It seems that the legislative machinery did fail to provide for an unambiguous and clear legal portrait of its intentions to make the service recipient liable to tax. The legislative intent cannot be doubted, but the legislative casting of the intent was ambiguous and the entire controversy seems attributable to the drafting lacuna.

 

 

 

Supreme Kothari

CA Final Student

Registration no: ERO 0104574

 

Liability of Service Recipient

An overview

 

          The birth of Import of Services under the Finance Act, 1994 has been rather a silent incursion. The liability imposed on the receiver of a taxable service, in certain cases, where the provider of taxable service is outside India is termed as “import of service. It is now abundantly clear that import of taxable service from outside India attracts service tax and in that respect the liability has been specifically cast on the recipient of service receiving service in India. In order to examine the scope of liability of service recipient to discharge service tax on service provided by the non-residents, the relevant provisions of Finance Act, 1994 as amended (here-in-after referred to as Act), Service Tax Rules, 1994 (in short SERVICE TAX RULES, 94), etc, as it stood from time to time are enumerated here-in-below for ease of reference:

 

          From February, 1999 -15th August, 2002:

         

          In February, 1999, vide Notification no. 1/1999-ST dated 28-02-1999, a second proviso was inserted to Rule 6 of Service Tax Rules, 1994 to provide that when taxable service is provided by a non-resident, the liability to pay service tax will be on the non-resident or any person authorised by him on his behalf. The relevant extracts of the said notification is given here-in-below for reference:

         

               Rule 6- “Provided further that, in case of a person who is non-resident or is from outside India, does not have any office in India and is liable to pay service tax on taxable services provided in India,-

                        (i) the service tax thereon shall be paid by such person or on his behalf by any other person authorised by him, who shall submit to the Commissioner of Central Excise in whose jurisdiction the taxable services have been rendered, a return, containing the following details………………………………………………………………………………………………………………………………………………….”

          Hence, originally the liability was cast on the non-resident or his authorised agent.

 

          From 16th August, 2002

          The aforesaid legislation continued till 16-08-2002, when Rule 2(1)(d) of the SERVICE TAX RULES, 1994 was amended by way of insertion of clause (iv) in the said rule vide Notification No. 12/2002 dated 01-08-2002, whereby, it was provided that in relation to any taxable service provided by a person who is a non-resident or is from outside India, does not have any office in India, the person receiving the taxable service in India, shall be liable to pay service tax. Simultaneously, aforesaid proviso to Rule 6 relating to payment of tax was deleted. New provision read thus:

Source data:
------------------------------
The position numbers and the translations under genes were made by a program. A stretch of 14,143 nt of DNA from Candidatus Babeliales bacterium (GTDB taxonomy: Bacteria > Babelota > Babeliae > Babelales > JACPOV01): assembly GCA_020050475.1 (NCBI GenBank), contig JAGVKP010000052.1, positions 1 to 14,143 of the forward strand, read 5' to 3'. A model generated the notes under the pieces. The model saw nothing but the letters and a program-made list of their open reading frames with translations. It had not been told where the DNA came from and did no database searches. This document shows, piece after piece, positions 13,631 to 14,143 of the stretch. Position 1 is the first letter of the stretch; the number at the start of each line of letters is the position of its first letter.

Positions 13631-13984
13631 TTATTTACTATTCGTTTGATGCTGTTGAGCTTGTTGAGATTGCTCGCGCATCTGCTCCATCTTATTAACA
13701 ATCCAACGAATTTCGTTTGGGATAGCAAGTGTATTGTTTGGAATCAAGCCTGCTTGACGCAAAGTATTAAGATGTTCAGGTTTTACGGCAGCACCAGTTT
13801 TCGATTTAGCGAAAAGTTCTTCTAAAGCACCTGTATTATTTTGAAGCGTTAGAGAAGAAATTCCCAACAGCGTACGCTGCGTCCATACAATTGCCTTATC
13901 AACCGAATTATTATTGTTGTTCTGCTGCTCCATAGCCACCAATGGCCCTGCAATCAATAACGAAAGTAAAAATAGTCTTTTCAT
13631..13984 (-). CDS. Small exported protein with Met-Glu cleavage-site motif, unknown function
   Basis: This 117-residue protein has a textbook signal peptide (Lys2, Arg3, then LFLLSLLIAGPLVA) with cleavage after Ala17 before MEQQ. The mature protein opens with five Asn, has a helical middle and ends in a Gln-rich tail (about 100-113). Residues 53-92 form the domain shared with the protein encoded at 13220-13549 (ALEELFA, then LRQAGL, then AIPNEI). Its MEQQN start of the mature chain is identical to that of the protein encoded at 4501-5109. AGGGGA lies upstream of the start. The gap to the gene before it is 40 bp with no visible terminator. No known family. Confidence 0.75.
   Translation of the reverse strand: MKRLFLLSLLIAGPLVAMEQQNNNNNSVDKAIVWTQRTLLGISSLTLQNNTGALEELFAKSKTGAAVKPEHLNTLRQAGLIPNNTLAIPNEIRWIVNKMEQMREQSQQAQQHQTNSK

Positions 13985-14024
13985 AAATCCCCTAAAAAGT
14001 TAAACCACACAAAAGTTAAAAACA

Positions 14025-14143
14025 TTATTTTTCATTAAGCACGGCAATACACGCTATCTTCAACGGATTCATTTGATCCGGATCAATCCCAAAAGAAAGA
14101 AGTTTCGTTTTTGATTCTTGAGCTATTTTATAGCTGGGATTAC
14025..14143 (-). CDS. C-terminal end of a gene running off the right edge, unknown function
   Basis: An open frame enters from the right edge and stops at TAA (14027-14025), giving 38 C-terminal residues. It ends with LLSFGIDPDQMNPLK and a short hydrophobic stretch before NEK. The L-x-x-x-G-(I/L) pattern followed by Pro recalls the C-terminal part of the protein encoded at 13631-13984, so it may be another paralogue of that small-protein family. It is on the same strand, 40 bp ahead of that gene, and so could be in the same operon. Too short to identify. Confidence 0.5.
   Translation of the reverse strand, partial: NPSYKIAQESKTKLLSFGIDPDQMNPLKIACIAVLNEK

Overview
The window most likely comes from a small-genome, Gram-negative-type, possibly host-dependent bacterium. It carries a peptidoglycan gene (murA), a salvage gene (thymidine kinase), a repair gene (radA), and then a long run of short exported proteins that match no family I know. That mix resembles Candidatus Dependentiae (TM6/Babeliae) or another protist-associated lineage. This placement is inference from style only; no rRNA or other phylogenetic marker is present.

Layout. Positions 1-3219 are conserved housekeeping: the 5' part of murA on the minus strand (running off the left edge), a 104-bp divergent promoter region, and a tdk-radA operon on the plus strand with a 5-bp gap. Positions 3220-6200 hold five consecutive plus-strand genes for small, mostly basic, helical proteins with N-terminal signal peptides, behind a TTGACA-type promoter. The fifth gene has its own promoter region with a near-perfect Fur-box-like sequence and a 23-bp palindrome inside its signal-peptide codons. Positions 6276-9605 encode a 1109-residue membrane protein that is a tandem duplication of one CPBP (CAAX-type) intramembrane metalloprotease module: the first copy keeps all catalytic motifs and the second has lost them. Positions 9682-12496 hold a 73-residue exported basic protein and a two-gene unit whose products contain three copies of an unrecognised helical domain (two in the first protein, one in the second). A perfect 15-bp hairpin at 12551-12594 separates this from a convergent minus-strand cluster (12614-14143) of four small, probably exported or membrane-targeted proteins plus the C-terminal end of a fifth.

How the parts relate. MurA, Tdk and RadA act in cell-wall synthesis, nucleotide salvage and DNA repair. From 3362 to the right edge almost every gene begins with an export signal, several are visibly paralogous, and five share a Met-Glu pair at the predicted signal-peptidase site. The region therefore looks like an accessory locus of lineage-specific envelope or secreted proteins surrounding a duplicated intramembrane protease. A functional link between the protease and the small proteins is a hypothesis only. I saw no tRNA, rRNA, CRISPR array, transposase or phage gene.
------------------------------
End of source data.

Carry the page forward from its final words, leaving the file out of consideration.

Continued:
“Rule 2(1)(d) “Person liable for paying service tax” means

          (iv) in relation to any taxable service provided by a person who is a non-resident or is from outside India, does not have any office in India , the person receiving taxable service in India.”;  

 

          Notified Taxable Services under Section 68(2) of the Finance Act w.e.f 01-01-2005

          The Central Government, vide Notification No. 36/2004-ST; w.e.f. 01-01-2005, issued in exercise of powers conferred under Section 68(2) of the Finance Act, specified various services for the purpose of said section. The relevant extracts of the said notification is given here-in-below:

         

          In exercise of powers conferred by sub-section (2) of Section 68 of the Finance Act, 1994(32 of 1994), the Central Government, hereby notifies, the following taxable services for the purpose of the said sub-section, namely:-

                                                  

(A)…………………………………………………………………………………………………………………………………………………………(B) any taxable service provided by a person who is non-resident or is from outside India, does not have any office in India”

 

          Insertion of Explanation in Section 65(105) of the Finance Act w.e.f. 16-06-2005

          As apparent from the extracts inserted in rule 2(1)(d) [supra], the term non-resident used in it is not a legally defined term, although commonly it may be construed to mean an Indian who for the time being resides abroad, but a strict interpretation would make it applicable to any person, be a foreign national or an Indian, not residing in India. Also the term “from outside India” implied that the service provider must have come to India for providing taxable service in India. It was also possible to give the phrase a varying interpretation as referring to a person who provided the taxable service was outside India. Subsequently to clarify the ambiguities of Rule 2(1)(d)(iv), an explanation was inserted to Section 65(105) by the Finance Act, 2005 w.e.f 16-06-2005, which read as follows:

 

          “Explanation: for removal of doubts, it is hereby declared that where any service provided or to be provided by a person, who has established a business or has a fixed establishment from which the service is provided or to be provided or has his permanent address or usual place of residence , in a country other than India and such service is received or to be received by a person who has his place of business, fixed establishment, permanent address or, as the case may be, usual place of residence, in India, such service shall be deemed to be taxable service for the purpose of this clause.”